visited Ohio a few days in advance of the Ohio Genealogical Society conference and was lovingly welcomed. One branch of my husband’s ancestors first settled in London, Ohio. Hoping to do some research, I contacted the Madison County Genealogical Society (http://www.rootsweb.ancestry.com/~ohmadiso/), and even though they’re closed on Mondays, Grace Yerian was kind enough to meet me there, and spend half a day with me! She pulled out all sorts of resources – city directories, county histories, newspaper indexes and more. I was in hog heaven!
I had a chance to read the two local newspapers on microfilm and finally learn the fate of Patrick Roddy. Seven years ago in a digitized paper I spied “Fatally Carved,” (dateline South Charleston, O., Aug 25, 1896) an article in the Xenia Daily Gazette and Torchlight. Seems “Patrick Roddy, a noted tough of this place, and Harry Crampton a tough character of Selma, quarreled in front of James Mooney’s saloon… Hot words were passed between the two, when Roddy struck Crampton with his fist, whereupon Crampton drew a large knife and slashed Roddy three times, one cut nearly severing the jugular vein, another nearly disemblweling him, and the third making a terrible gash in his arm. Roddy lies in a very precarious condition.” But I couldn’t find the next edition of the paper on line. Seven years of wondering, did Roddy die?!!!! And yesterday I got my answer in the,,, not online, not digitized!... Madison County Democrat – “Paddy Roddy who was so badly carved up by Crampton of Selma, a few nights ago, and who was believed to be fatally hurt at the time, is, we are glad to say, in a fair way to recover. May this prove a lasting lesson to Paddy.”  I’m glad for Paddy, but my job as a genealogist might be a bit easier if he had died, however, because nothing I have yet seen tells me who this Paddy is. I’ve got a suspicion but it will take a bit more digging to confirm. I’ll keep you posted.
The best part of my visit with Grace Yerian, however, was discovering that her husband (God rest his soul) and I are cousins! His 3rd great grandfather and my 4th great grandmother were siblings! I haven’t researched that line enough before to find that my Anna Dorthea had any siblings. I didn’t come to Ohio to research the Yearyan clan, but I’m leaving with some “bonus” research! Score!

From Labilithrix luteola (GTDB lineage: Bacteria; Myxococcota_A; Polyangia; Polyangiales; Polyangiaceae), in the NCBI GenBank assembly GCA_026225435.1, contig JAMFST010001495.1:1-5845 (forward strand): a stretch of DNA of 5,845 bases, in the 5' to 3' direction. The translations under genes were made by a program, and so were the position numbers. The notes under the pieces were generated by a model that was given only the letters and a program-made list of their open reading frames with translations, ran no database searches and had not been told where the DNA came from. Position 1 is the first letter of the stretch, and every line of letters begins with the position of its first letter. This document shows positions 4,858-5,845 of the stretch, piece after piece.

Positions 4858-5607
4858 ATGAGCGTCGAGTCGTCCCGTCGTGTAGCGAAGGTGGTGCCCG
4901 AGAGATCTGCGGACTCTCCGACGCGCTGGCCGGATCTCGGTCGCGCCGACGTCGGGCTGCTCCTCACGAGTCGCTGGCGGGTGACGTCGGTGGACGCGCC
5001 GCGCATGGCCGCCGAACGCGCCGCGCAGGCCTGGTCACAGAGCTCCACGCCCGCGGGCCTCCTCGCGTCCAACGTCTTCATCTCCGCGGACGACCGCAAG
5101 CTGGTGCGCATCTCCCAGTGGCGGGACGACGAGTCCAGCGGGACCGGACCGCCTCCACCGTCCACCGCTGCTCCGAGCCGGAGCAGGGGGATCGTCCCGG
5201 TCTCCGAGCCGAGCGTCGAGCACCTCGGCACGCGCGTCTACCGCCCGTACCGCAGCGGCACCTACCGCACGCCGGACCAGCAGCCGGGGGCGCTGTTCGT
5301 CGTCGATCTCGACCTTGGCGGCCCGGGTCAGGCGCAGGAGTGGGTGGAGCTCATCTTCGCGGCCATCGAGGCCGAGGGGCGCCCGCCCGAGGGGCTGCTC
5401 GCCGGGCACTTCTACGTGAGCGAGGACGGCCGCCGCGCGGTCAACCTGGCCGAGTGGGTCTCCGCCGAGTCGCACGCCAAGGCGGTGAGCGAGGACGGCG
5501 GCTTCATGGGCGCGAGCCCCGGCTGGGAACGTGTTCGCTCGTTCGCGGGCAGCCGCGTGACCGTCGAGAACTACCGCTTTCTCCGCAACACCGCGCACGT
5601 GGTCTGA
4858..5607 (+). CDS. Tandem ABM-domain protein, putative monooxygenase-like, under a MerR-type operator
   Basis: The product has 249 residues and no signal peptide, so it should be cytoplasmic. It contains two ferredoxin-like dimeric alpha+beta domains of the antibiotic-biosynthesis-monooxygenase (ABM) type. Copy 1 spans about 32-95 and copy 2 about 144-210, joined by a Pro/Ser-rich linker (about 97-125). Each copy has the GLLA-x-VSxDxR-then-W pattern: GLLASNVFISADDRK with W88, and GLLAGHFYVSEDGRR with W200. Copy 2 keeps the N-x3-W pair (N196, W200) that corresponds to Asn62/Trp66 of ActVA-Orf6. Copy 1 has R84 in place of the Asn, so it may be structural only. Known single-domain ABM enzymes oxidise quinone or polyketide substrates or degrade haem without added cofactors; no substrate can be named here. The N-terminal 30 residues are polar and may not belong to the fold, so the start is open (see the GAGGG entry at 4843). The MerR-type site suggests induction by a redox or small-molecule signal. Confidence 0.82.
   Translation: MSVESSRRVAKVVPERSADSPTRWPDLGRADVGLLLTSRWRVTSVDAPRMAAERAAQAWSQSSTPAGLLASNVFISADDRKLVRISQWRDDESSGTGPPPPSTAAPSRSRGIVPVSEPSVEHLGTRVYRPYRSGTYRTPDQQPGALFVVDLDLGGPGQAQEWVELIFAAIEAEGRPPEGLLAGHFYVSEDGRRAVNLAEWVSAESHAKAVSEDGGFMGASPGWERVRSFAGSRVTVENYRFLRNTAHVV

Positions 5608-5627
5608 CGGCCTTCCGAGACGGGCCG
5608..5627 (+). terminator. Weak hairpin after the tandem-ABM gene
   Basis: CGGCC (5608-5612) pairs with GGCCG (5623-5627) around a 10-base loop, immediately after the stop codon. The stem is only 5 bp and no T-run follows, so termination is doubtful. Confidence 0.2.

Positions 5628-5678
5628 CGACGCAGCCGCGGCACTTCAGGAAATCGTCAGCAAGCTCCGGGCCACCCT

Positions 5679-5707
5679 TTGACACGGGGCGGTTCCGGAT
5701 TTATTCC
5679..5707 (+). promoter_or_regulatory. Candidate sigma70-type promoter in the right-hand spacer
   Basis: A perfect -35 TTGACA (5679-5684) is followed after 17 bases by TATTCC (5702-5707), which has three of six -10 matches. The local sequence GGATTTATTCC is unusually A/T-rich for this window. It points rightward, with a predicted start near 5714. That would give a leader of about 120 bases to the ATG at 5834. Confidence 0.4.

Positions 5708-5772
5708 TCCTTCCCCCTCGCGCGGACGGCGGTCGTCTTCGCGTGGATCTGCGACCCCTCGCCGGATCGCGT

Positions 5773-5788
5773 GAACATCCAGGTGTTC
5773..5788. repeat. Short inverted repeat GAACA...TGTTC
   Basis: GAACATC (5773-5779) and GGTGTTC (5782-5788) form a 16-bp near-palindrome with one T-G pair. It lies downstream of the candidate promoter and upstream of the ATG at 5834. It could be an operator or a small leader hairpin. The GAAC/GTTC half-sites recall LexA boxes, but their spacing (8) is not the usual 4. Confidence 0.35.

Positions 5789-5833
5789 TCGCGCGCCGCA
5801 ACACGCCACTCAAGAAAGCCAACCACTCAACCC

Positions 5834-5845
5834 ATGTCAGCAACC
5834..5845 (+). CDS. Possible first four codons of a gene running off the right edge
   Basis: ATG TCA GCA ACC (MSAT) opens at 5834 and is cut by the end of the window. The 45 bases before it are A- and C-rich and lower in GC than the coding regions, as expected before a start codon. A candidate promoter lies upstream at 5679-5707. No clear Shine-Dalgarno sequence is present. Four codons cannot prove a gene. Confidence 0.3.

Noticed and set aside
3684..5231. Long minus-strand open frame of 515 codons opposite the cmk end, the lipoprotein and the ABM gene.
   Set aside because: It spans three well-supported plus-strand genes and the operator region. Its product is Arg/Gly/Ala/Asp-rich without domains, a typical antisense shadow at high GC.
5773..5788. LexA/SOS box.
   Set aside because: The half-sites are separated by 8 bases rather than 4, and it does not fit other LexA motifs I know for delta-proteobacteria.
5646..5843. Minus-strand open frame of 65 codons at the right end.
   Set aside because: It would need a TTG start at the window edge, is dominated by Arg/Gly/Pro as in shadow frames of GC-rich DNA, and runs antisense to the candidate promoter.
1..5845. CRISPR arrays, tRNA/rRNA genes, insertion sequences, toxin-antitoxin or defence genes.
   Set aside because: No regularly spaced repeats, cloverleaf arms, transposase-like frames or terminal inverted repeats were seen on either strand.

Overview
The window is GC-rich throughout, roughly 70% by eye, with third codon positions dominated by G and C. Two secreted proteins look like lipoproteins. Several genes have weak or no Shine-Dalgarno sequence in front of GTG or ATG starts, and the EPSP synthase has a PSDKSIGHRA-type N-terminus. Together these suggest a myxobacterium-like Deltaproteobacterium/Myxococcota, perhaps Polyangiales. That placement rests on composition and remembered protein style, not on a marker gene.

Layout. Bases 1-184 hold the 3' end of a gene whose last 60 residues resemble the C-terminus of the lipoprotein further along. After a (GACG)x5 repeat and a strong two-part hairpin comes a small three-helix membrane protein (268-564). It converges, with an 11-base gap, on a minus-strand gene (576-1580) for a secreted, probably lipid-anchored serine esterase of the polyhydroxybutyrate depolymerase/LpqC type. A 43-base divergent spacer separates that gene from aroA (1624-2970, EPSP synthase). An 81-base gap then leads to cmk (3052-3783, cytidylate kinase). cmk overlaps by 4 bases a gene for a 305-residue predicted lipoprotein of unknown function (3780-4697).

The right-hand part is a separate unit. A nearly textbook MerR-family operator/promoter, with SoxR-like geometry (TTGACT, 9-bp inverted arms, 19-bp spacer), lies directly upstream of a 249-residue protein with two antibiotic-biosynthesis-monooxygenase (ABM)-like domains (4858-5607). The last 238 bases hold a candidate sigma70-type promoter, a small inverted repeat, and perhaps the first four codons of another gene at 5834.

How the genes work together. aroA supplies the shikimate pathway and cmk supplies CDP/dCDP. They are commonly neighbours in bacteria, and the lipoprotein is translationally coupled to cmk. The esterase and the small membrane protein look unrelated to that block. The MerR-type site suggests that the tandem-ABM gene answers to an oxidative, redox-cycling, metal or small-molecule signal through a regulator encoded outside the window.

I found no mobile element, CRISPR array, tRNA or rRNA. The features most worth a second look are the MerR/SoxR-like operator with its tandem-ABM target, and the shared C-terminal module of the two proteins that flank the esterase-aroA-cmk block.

I left the genealogy society and headed for St. Patrick’s church in London where Mark’s great-great grandparents, Bartley Roddy and Alice Barrett were married in 1869. They’ve got a nice little historical museum in a loft above the sacristy. I made it to the parish office just before they were ready to close the doors and the administrative assistant there gave me directions to the cemetery but they had no take-away map, only some cut-out pieces of paper in a case. I took a picture of one section of it with my phone, but geographic orientation was sorely lacking and I was pretty lost once I got in the cemetery. I did know I was looking for old stones, so at least that helped. I looked for the stone for Patrick Roddy, who I believe might be Bartley’s cousin, but it was so worn as to be unreadable. Luckily, I stumbled upon one important stone, not on my sketchy cell-phone picture and it was in great shape. I found the gravestone of Cornelius and Mary Londergan Sexton, Mark’s 3rd great grandparents. Many years ago when we lived in Ireland, I dragged my kids to the cemetery in Powerstown in County Tipperary on an ultimately unsuccessful search for the grave of Cornelius’ father.
If one cemetery’s good, two must be better and I got a chance to stop at St. Charles Borromeo cemetery in South Charleston to pick up a few more ancestral graves of Bartley and Alice as well as Edward Patrick Roddy and Josephine Corrigan Roddy, Mark’s great grandparents.
I rounded out the day with a lovely dinner with Rita Tobias, a first cousin to Mark’s grandfather, Jack Roddy. Though Rita’s dad, Frank Corrigan, and Jack’s mom, Josephine Corrigan Roddy were siblings, Rita is only six months older than Jack’s son, David (Mark’s dad.) Talk about a looong generation there. Rita told me some interesting bits about Jack. David’s parents were married for about two seconds and he never knew any of his Roddy relatives. It’s really tragic to think of the relationships that were missed in that family. But I’m glad to be able to make some connections and bag some live ones on that branch of the family tree.
 Xenia Daily Gazette and Torchlight, 26 Aug 1891, page 1
 Madison County Democrat, 2 Sep 1891, page 8
 "Ohio, County Marriages, 1789-2013," database with images, FamilySearch (https://familysearch.org/ark:/61903/1:1:XDLG-Q6D : accessed 27 April 2016), Bartley Roddy and Alice Barrett, 23 Jan 1869; citing Madison, Ohio, United States, reference p 9; county courthouses, Ohio; FHL microfilm 545,133.
Mary Kircher Roddy is a genealogist, writer and lecturer, always looking for the story. Her blog is a combination of the stories she has found and the tools she used to find them.